During a congressional hearing before members of the House Committee on Transportation and Infrastructure, APEX/IFSA CEO Dr. Joe Leader put forward a list of best practices for airlines to follow during the COVID-19 epidemic, which may evolve into a pandemic. Leader also highlighted accessibility as a central area of concern for the industry, praising Spirit Airlines for having wheelchair-accessible lavatories installed on the majority of its aircraft.
APEX/IFSA CEO Dr. Joe Leader reassured members of Congress and the general public during a hearing yesterday that it is safe to fly despite the COVID-19 outbreak. He outlined nine steps that airlines should be taking, including ensuring clear communication with passengers and staff, implementing aircraft decontamination procedures and allowing broader waivers for booking changes and cancellations, which several airlines have already done.
Leader also underlined the importance of the involvement of airports in addressing the coronavirus, suggesting that the TSA make hand sanitizer available to passengers at security checkpoints.
According to Andrew Von Ah, director, Physical Infrastructure, US Government Accountability Office (GOA), research conducted by the department showed that airports do have plans in place to address viral outbreaks, but face challenges in execution. “All of the airports we looked at a few years ago had individual plans for dealing with a situation like this. Some of the challenges we noted in executing these plans related to coordination and communication from federal agencies and amongst contractors in the airport area,” he explained. “We don’t really have a national plan. This is a recommendation we still have open for the Department of Transportation (DoT).”
Another crucial best practice identified by APEX is enhancing access to customer data. Congressman Stephen Lynch echoed this, highlighting that passenger data may be required to warn airline customers if they’ve been in contact with someone diagnosed with COVID-19, but that airlines aren’t always willing to share that data.
Part of the problem is that online travel agencies (OTAs) like Expedia don’t share passenger data with airlines, explained Matt Klein, executive vice-president and chief commercial officer, Spirit Airlines. Leader thinks this may soon change: “I think you’re going to see a wall break down. If the [Center for Disease Control] requests [passenger data], I think the OTA behind the reservation will offer it to the airline, when historically they have not.”
“Every new [aircraft] delivery has an accessible lavatory.” – Matt Klein, Spirit Airlines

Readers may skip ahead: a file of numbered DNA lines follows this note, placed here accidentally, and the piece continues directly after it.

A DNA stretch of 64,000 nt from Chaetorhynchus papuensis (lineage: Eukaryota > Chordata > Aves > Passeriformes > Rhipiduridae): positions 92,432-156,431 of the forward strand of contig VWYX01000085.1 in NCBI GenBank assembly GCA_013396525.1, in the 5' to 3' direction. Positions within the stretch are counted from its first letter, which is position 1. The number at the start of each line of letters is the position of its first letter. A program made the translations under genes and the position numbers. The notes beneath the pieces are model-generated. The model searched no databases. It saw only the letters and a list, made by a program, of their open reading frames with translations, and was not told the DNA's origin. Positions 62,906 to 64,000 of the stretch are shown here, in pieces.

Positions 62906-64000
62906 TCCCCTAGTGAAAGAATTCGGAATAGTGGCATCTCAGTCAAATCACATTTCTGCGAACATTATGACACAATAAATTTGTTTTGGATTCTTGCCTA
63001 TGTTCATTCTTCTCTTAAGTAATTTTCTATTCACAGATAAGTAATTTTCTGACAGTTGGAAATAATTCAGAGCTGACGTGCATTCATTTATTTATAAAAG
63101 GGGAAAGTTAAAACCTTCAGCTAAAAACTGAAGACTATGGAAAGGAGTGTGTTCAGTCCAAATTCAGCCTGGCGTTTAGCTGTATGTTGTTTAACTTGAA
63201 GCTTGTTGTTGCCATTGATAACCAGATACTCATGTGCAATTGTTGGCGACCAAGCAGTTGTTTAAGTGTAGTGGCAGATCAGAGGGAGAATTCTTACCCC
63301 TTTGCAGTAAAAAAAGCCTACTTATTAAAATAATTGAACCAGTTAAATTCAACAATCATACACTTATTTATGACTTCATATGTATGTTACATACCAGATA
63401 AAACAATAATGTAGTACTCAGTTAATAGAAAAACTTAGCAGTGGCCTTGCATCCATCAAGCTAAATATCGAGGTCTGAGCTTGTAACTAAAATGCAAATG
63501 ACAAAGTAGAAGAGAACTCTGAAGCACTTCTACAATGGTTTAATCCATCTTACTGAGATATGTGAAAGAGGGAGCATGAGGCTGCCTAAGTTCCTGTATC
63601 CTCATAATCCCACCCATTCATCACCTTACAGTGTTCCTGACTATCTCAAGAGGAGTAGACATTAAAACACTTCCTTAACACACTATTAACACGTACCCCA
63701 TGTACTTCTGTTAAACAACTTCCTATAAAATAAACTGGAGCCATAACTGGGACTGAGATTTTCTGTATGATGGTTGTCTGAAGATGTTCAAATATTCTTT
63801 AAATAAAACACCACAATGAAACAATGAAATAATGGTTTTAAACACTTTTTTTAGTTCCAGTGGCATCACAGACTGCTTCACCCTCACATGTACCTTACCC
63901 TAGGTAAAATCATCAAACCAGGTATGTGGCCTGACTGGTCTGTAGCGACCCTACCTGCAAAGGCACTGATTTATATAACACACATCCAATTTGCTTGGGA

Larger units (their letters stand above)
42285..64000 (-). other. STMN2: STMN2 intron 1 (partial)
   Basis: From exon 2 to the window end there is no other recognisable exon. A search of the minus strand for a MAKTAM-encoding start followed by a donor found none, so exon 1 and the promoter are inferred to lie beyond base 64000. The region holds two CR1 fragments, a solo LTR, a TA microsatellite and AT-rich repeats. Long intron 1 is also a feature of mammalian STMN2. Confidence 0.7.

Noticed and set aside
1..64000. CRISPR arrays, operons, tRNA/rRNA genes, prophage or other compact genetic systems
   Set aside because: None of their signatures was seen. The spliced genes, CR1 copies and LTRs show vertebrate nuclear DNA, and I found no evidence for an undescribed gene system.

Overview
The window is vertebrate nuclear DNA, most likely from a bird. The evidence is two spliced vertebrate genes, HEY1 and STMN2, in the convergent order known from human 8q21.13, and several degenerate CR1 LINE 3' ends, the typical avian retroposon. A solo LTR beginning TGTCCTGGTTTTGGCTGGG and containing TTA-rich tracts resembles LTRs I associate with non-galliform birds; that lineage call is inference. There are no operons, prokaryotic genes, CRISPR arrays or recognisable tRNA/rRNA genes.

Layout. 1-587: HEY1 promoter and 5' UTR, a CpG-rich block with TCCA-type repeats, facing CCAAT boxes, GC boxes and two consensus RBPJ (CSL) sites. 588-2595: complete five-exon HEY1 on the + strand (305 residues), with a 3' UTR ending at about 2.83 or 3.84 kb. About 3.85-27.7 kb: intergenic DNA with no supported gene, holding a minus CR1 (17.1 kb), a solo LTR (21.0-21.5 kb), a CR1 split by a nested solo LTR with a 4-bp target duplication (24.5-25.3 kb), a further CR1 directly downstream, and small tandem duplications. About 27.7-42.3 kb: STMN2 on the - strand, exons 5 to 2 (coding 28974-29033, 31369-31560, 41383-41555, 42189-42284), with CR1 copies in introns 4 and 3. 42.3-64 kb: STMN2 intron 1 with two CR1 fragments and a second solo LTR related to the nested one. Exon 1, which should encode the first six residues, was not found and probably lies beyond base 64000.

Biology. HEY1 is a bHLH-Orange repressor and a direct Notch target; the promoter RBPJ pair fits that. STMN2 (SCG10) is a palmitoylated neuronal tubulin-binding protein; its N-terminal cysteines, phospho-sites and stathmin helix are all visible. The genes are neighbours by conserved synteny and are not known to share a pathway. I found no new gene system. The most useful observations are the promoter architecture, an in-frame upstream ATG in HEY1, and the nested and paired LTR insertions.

Leader is also optimistic regarding aircraft accessibility for wheelchair users, especially with respect to lavatory access. “This is a central area of concern. I’m proud of what Spirit has done as a market leader in this space … There are more options than before. Our airlines care,” he said.
Spirit is the only major US carrier to have wheelchair-accessible lavatories installed on most of its aircraft, Klein stated. “Half of our fleet went through a retrofit in order to put [Space-Flex] lavs into the aircraft a few years ago; every new [aircraft] delivery has an accessible lavatory,” he said. “We also have the widest aisles you could possibly have on a single-aisle aircraft.”
Airbus’ Space-Flex lavatory allows a foldable divider to be removed to connect two lavatories so that a passenger in a wheelchair can use the restroom. Paralyzed Veterans of America members will often dehydrate themselves before a flight because going to the bathroom simply isn’t an option, explained Lee Page, senior associate advocacy director of the organization.
The DoT requires one accessible lavatory on all new twin-aisle airplanes, in accordance with the 1990 Air Carrier Access Act (ACAA), but there is no such regulation for single-aisle aircraft. According to the GOA, 4.5% of single-aisle aircraft operated by the eight largest US airlines have accessible lavatories. Chair of the Subcommittee on Aviation Rick Larsen reiterated data from the last US census (2010) revealing that 5.7 million Americans have a disability and more than half of them have mobility issues.
“Although [the ACAA] has improved our experience, the process is far from seamless and is at times unsafe,” Page said. “Our members routinely report being physically harmed when boarding and deplaning aircraft. Their wheelchairs, particularly power wheelchairs, are often damaged while being stored. We believe most problems result from lack of training, inaccessible aircraft and inadequate enforcement of the law.”
While there is still much to be done, progress has been made on this front. Airbus and Boeing offer accessible lavatory options for their aircraft and other companies are putting forward ideas as well. Acumen Design Associates and ST Engineering have developed an expanding lavatory for line-fit or retrofit on Boeing 737 and Airbus A321 aircraft. The lavatory was designed with input from accessible aviation consultant and founder of Rocket Girl Coaching, Mary Doyle; campaigner, lobbyist and founder of Flying Disabled, Chris Wood; and entrepreneur and founder of easyTravelseat, Josh Wintersgill, among others. Designer Ciara Crawford’s Row 1 Aircraft Wheelchair concept integrates directly into the aircraft seat, eliminating the need for airline employees to manually move the passenger.